Hardrock Trail


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Trail Manager: Empire Mine State Historic Park | Contact (530) 273-8522

Length: Hardrock Trail 1.6 mi. – Empire Street Trail 0.7 mi. – Orleans Trail 0.5 mi.

Altitude Change: Maximum 200′

Trail Surface: Natural Earth

Facilities: Restrooms and picnic tables at park headquarters along East Empire Street

Rules: Park trails are open from dawn to dusk; stay on marked trails; no motor vehicles; no camping; dogs must be on leash; all natural and historic features of the park are protected. Stay out of closed areas. Caution: poison oak, ticks, and rattlesnakes.

Trailheads: Penn Gate Trailhead: From Highway 49 in Grass Valley go east on Empire Street 1/2 mile and enter the trailhead parking area on your right. There is a large supplemental parking area for horse trailers behind the car parking lot. The popular Hardrock Trail leaves from the Penn Gate (N39.20940 W121.05717.)

Visitor Center Trailhead: From Penn Gate continue another 3/4 mile east on East Empire Street to the main visitor parking lot at Empire Mine State Historic Park. This is where you will find the historic mine yard, the Visitor Center, and the elegant Bourn estate buildings and grounds. At the far southeast end of the main parking lot (to your left as you face the mine yard) you will find a metal gate and wayside exhibit that form the eastern trailhead for the Hardrock Trail (N39.20663 W121.04493) which in turn leads to other park trails.

A special caution: The large central core of the Hardrock Trail Area is presently closed for remediation of toxic substances left over from historic mining and milling activities. This is a long-term project with no certain date of completion. Trails in the area now skirt the closed section. For good health and safety reasons, it is important to stay out of this section and any other place in the park that is fenced or designated as off limits.

Trail Facts: The Empire Mine area as you see it today was actually a complex of several mines. Under consolidated ownership it became the “richest hardrock gold mine in California.” Explore the park’s visitor center where displays, publications and guided tours are available for those who would like to learn more about the impressive history of “The Empire.”  (See also www.empiremine.org/)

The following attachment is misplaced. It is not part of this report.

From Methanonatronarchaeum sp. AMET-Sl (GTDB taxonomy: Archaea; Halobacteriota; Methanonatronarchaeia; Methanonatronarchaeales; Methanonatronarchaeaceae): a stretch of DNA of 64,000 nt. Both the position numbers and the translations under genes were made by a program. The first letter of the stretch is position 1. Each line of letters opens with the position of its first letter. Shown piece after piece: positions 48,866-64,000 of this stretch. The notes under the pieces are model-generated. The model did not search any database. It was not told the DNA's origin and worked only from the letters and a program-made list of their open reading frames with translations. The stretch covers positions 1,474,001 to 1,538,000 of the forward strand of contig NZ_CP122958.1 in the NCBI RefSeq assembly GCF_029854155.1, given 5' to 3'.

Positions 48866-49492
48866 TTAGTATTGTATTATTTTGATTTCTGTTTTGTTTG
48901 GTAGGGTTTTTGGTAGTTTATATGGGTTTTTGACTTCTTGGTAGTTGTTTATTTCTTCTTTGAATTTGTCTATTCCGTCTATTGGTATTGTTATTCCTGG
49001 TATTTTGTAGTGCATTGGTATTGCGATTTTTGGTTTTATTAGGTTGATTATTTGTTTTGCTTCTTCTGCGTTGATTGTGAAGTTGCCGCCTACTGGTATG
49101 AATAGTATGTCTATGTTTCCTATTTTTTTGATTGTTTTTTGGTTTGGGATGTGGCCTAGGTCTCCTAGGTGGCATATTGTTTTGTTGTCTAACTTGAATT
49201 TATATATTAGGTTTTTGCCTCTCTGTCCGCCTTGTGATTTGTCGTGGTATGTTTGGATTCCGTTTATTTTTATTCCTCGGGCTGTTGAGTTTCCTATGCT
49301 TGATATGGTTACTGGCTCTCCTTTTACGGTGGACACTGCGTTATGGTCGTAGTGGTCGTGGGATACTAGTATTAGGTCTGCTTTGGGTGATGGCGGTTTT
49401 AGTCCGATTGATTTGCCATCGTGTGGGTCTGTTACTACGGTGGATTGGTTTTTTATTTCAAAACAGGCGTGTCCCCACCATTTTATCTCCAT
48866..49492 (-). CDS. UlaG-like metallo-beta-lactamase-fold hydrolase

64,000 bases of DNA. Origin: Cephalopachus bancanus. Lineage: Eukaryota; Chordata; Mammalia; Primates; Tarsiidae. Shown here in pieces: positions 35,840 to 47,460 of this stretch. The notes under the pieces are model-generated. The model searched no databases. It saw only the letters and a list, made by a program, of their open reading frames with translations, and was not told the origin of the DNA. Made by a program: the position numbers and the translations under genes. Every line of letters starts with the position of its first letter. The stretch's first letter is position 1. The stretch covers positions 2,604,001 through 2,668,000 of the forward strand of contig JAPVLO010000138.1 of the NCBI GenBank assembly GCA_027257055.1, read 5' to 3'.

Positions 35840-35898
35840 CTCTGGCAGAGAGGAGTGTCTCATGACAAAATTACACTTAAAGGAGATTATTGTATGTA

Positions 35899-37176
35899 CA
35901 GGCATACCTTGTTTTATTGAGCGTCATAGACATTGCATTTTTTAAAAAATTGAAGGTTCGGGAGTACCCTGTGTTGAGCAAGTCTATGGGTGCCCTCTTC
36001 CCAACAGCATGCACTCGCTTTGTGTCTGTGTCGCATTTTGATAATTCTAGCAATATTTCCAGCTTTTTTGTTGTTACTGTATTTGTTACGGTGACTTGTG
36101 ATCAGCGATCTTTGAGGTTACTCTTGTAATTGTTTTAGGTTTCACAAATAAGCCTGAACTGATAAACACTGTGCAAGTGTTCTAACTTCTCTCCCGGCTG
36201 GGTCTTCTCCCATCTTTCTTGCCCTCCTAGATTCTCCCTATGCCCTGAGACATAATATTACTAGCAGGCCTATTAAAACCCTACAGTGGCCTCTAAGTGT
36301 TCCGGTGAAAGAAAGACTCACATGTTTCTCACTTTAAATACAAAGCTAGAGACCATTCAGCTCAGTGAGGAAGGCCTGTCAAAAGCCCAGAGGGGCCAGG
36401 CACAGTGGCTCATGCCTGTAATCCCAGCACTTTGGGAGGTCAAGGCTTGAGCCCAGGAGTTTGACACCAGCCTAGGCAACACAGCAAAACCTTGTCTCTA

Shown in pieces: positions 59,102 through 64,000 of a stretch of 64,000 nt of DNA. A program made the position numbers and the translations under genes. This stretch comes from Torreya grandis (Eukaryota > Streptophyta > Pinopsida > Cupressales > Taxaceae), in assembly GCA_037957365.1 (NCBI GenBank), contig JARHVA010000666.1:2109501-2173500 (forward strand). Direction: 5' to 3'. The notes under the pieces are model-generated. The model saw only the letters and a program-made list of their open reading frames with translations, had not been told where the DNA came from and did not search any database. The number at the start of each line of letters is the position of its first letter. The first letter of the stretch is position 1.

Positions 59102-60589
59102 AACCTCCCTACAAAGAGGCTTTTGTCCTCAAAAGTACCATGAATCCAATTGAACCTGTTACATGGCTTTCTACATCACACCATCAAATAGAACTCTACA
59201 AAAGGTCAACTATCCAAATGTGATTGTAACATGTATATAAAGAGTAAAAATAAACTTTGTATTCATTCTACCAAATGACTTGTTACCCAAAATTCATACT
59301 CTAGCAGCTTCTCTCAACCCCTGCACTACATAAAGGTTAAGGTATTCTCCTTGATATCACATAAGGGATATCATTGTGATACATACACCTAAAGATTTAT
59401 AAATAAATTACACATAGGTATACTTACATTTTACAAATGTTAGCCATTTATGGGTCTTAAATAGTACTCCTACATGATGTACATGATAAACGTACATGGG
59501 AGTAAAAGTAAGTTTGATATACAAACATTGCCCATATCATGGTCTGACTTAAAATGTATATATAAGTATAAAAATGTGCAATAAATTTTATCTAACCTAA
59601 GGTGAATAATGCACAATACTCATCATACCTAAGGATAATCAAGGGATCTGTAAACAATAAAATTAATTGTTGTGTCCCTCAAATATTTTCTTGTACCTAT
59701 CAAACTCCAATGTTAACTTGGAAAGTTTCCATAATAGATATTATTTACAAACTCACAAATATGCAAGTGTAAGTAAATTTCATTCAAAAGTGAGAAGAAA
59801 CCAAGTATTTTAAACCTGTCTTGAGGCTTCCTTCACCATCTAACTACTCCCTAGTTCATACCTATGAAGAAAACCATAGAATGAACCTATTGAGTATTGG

Remnants of the Pennsylvania Mine will be on your left as you enter the Hardrock Trail. Along the main trail, a side trail going left from the old cement buildings will take you up to the remnants of a mule corral with a fence made of thick steel cables. Mules were used extensively in pulling ore carts, and many mules lived for years in the mine tunnels. Continuing south on the Hardrock Trail, you will be on a raised roadbed where railcars and trucks once carried and dumped tailings from the Pennsylvania Mine. The tailings created a “Sand Dam” which held back the waters of Little Wolf Creek. As you reach the southern end of this stretch you will see and cross the spillway of the creek. Along the trail you can find impressive foundations of the Orleans Mine stamp mill. About 100 yards up the Hardrock Trail from the stamp mill you will find remnants of the Orleans Mine itself on the hillside to your right. There are cement foundations and some discarded and rusting mining equipment here. The park provides a corridor for wildlife such as bear, coyote, rabbit, deer and a number of bird species. This is a good place to listen for birdsong and keep an eye out for wildlife.

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